Have you ever walked out to the parking lot after shopping and forgotten where you parked the car? After spending half an hour looking for your car, it dawns on you that you walked out the wrong door and the car is parked on the other side of the mall. Or — after locating your car in the lot — you get in and try to start it only to realize that it isn’t your car? This has happened to most of us at one time or another — including yours truly. You get a little giggle out of it and move on.
But for some, this is a way of life and not so funny. Panic, frustration and terror replace a little embarrassment. Sooner or later the time comes for all of us to hang up the car keys. Unfortunately the time to do that isn’t always noticed by the person doing the driving. So what do we look for when it’s time for us to leave the driving to someone else? How can we help our loved ones who can’t seem to let go of the car keys?
More and more older drivers are on the roads these days.
It’s important to know that getting older doesn’t automatically turn people into bad drivers. Many of us continue to be good, safe drivers as we age. But after age 75, the risk of being in a collision increases for every mile a person drives, according to the Insurance Institute for Highway Safety.
Older drivers — and their loved ones — need to pay attention to driving skills and make the appropriate adjustments, whether that means adapting their driving habits or hanging up their car keys for good.
But there are physical, mental and emotional changes that can affect driving skills as we age. Examining your own driving proficiency can help to keep you safer on the road or help you make the decision to hang up the car keys. There are many factors that come into play during this self-assessment.
As we age, we need more light to see things, which is why we gradually shy away from driving at night.
Glare from the sun, oncoming headlights or other street lights may trouble you more now than before. Our peripheral vision area also gets narrower. Eye diseases such as cataracts, macular degeneration or glaucoma also have an impact on driving ability. You may not notice honking vehicles or railroad crossing bells or whistles or hear oncoming emergency vehicles until they are almost upon you. Or maybe you’ve noticed that your reflexes aren’t as quick as they once were.
Cognition changes: Driving requires that we integrate several skills at the same time, such as memory, visual processing and attention. Both our speed of processing and judgment can become impaired, jeopardizing driving skills. But at some point in time during the aging process, memory and cognition decline and tend to dull those skills, making attentive driving more difficult. The effects and progress of dementia can be subtle, but they also can have a corrosive effect on decision-making and good judgment. People with dementia may believe that they can drive safely and may often insist on doing so, no matter how badly impaired they are.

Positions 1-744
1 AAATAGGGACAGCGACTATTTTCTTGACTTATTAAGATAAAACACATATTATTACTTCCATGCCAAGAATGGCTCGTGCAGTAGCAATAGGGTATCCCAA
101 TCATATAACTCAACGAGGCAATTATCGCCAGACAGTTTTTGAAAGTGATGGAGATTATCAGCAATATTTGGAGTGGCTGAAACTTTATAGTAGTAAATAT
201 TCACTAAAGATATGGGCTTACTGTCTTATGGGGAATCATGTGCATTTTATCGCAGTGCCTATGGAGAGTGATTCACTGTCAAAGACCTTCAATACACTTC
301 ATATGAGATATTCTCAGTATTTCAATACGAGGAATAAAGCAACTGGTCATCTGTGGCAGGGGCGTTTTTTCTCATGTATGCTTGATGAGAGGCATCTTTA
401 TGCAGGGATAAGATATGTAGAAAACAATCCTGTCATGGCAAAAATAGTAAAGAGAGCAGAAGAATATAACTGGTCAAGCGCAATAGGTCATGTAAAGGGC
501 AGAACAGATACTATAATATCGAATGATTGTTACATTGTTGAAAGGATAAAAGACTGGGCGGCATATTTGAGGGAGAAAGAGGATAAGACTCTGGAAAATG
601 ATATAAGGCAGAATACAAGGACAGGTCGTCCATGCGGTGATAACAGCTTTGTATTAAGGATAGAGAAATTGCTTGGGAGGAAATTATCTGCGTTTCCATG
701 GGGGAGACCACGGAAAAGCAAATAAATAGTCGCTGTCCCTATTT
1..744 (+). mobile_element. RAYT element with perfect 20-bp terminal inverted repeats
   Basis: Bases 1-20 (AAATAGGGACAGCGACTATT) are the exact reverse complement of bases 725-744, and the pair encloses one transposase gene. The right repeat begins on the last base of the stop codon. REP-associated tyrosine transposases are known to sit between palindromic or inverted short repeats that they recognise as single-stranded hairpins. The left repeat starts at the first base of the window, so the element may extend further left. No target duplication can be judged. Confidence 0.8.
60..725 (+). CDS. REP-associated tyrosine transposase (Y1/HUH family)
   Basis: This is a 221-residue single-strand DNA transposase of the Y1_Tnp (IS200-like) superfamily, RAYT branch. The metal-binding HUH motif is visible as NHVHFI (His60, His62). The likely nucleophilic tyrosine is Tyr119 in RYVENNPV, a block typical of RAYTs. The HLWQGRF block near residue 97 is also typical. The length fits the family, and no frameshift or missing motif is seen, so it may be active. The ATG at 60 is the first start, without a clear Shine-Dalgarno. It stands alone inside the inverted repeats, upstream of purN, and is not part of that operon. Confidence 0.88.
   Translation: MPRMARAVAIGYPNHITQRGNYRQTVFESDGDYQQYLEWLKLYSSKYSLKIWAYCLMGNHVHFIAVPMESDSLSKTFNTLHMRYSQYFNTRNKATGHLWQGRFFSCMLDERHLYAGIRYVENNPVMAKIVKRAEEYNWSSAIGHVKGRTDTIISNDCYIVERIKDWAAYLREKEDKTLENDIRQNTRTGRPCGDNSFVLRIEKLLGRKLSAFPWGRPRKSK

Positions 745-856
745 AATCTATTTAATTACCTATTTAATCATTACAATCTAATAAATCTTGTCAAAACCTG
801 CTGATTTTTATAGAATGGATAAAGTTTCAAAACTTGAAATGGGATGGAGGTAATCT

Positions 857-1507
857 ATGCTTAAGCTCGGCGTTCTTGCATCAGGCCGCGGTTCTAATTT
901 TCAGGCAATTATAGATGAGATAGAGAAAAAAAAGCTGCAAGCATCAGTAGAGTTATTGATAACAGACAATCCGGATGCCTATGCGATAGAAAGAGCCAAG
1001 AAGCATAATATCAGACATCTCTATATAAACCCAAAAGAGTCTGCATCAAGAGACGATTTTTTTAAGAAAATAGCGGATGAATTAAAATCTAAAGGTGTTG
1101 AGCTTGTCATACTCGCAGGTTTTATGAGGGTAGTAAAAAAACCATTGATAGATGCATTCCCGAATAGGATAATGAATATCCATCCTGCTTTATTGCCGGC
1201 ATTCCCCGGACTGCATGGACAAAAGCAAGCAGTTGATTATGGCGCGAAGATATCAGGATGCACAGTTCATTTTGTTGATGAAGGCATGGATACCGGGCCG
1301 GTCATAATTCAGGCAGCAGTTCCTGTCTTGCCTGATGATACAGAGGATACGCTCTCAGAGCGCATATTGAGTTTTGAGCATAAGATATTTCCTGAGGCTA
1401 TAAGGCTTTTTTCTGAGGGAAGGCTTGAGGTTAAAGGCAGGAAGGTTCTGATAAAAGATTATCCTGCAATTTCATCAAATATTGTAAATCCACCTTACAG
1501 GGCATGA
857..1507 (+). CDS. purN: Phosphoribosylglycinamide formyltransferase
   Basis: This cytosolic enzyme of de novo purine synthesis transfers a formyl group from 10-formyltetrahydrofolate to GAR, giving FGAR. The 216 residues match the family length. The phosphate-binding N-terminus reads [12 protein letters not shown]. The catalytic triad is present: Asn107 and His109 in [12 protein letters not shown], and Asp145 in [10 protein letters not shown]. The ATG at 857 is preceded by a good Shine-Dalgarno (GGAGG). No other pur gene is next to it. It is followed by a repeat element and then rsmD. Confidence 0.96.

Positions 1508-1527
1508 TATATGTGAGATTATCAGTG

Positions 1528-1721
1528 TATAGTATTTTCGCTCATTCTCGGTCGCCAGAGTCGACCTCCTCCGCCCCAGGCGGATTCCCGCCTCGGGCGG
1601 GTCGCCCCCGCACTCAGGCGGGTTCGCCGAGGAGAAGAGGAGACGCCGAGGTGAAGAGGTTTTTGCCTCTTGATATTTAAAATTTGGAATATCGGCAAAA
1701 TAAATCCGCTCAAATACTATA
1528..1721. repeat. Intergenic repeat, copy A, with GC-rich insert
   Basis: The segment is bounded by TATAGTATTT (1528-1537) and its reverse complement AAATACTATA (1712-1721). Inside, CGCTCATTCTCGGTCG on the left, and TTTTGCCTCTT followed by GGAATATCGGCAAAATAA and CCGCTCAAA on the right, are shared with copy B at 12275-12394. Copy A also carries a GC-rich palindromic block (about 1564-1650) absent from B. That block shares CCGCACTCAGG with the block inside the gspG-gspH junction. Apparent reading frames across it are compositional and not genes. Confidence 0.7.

Some people with mild dementia can continue to drive, but if the dementia is moderate to severe, the individual should stop driving altogether. Drivers afflicted with Alzheimer’s disease may forget familiar routes or even how to drive safely. They become more likely to make driving mistakes and they have more “close calls” than other drivers. However, people in the early stages of Alzheimer’s may be able to keep driving for a while. Your doctor can help determine if your memory and cognition issues are minimal enough for you to be safe while driving or if it’s time to put the keys away.
Health Changes: While health problems can affect driving at any age, some occur more often as we get older. Arthritis, Parkinson’s disease, thyroid disease, high or low blood pressure, nervous system disorders and diabetes can have a negative effect on safe driving. People who suffer from depression or anxiety may become distracted while driving. The residual effects of a stroke or heart condition, surgery after effects or even a lack of sleep also can cause driving issues. Devices such as an automatic defibrillator or pacemaker might cause an irregular heartbeat or dizziness which can make driving dangerous.